The Numbers and Beyond
As of 2017, there were 651,000 records entered in the National Crime Information Center’s Missing and Unidentified Person Files (NAMUS), and 1,907, 657 file transactions. Of the 900,000 people who go missing in the U.S. yearly, 50,000 are over the age of 18.
In our State of Connecticut, there are at least 326 reported unsolved missing persons cases from available data. The numbers may shock and startle those who have no idea…
But, there is an award-winning national, all volunteer non-profit that has served missing persons proudly since 1994. I have been a Connecticut State Outreach Coordinator for the Community United Effort- CUE Center for Missing Persons for several years and am proud to report:
The CUE (Community United Effort) Center for Missing Persons was founded by Monica Caison, in Wilmington, North Carolina in 1994. Her inspiration for initiating the CUE Center began in childhood as one of 11 children, witnessing too many tragic events including several friends who went missing. She saw the need to assist the families of missing persons and unsolved homicides in a manner no one had done in the past. Monica focuses on each missing person by creating a customized approach to case management and strategic planning for search and recovery, emphasizing victimology, analysis of past efforts and available records. For each case she builds a network of assistance in collaboration with family, friends, law enforcement, the community, and her hundreds of trained volunteers.
Each year I attend the National Missing Persons Conference sponsored by CUE where families, advocates, law enforcement, experts, and volunteers of all kind gather. We learn about increasing public awareness, the benefits of registering a case to obtain assistance, and the access to expert resources from CUE Center and their partners. Families find this conference a “safe place” to socialize and network with others just like them, they find comfort in each other, and recognize that it’s safe to let your hair down, laugh, and enjoy themselves.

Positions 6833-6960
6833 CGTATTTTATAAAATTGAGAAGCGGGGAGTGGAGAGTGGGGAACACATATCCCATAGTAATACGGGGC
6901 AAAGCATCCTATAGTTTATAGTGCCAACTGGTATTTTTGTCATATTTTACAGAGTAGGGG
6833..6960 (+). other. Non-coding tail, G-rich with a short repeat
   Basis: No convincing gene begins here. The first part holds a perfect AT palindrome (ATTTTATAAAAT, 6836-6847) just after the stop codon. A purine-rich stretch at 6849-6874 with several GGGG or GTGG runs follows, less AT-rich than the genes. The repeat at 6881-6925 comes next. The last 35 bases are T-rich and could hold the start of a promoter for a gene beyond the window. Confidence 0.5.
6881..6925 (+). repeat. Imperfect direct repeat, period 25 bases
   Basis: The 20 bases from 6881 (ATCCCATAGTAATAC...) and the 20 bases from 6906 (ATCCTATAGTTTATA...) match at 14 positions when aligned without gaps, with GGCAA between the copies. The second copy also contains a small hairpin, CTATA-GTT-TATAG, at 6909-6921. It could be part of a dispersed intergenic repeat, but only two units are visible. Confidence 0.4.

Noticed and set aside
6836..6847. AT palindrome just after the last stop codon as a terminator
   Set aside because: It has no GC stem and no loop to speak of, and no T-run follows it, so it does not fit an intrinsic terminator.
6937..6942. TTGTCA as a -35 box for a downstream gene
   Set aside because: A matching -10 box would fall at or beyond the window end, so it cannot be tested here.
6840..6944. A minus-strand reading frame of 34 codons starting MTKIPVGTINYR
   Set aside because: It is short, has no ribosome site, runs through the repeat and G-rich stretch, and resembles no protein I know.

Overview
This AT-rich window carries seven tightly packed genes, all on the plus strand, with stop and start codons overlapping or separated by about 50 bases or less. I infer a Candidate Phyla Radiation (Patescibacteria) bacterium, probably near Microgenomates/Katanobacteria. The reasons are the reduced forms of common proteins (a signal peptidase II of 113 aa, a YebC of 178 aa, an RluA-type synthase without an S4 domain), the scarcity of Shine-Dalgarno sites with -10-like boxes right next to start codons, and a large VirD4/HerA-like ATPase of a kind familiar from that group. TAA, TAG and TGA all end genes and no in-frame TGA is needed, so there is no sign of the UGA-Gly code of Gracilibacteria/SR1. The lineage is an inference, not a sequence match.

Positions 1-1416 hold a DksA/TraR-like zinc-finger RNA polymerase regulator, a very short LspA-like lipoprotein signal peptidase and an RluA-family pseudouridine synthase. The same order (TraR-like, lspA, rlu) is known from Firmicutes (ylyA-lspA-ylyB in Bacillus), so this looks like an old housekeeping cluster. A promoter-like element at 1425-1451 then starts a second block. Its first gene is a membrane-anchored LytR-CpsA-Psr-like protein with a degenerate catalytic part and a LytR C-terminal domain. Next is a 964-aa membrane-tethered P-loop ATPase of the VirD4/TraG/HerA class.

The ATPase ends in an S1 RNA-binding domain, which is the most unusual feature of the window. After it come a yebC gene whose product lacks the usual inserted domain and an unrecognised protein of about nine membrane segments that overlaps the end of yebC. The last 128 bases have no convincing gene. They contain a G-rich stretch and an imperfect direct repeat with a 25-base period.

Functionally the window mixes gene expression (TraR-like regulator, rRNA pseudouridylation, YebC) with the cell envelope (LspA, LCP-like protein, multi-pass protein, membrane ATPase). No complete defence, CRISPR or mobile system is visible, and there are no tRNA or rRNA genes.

Many of those in attendance are just like you. They have a missing loved one, or their loved one has been recovered and they enter a different phase of the “new normal,” trying to find out what happened. Many recovered missing persons are victims of homicide, but families are not abandoned, the job isn’t over, CUE volunteers stay with them as they seek justice.
One of the most successful ways to attain maximum resilience is to reach out beyond yourself. Many times I’ve seen survivors of homicide, or family members of a missing person, give support to others. This is key to climbing out of bed some days, knowing someone in a similar, or worse, situation needs your help. Strength builds when someone holds you up, and, in turn, when you hold up someone else.
As time goes by, it becomes bittersweet with memories of a loved one lost. But, by moving forward on your own life’s journey, you find ways to honor and memorialize your loved one, never to forget. As we observe anniversaries the rituals we create bring us comfort, and by sharing our observations with others, we feel included. Remember, we may not always be as durable, strong, or flexible as we think we are, and there’s never shame in reaching out for a helping hand. That’s why I’m here today. I need to be with you, you need to be with me, and together we are forging through our “new normal” as others are here to support us in our weakest moments.
There is hope here today, hope for resolution to the many mysterious ways our loved ones have been taken away from us. There is hope that we will one day find the answers to our questions with breakthroughs in technology, and hope that we can carry on a legacy that will make our loved ones proud.
Finally, I’d like to say that in memory of Janice Pockett, we all are here to serve her memory and the many who have come after her. We are also here to appreciate and respect the many paths we have taken to find our missing pieces and bring them home.
Remember, when tragedy strikes, as in the lyrics of an acclaimed Broadway song,
“It’s not where you start, it’s where you finish….
It’s not how you go, it’s how you land…”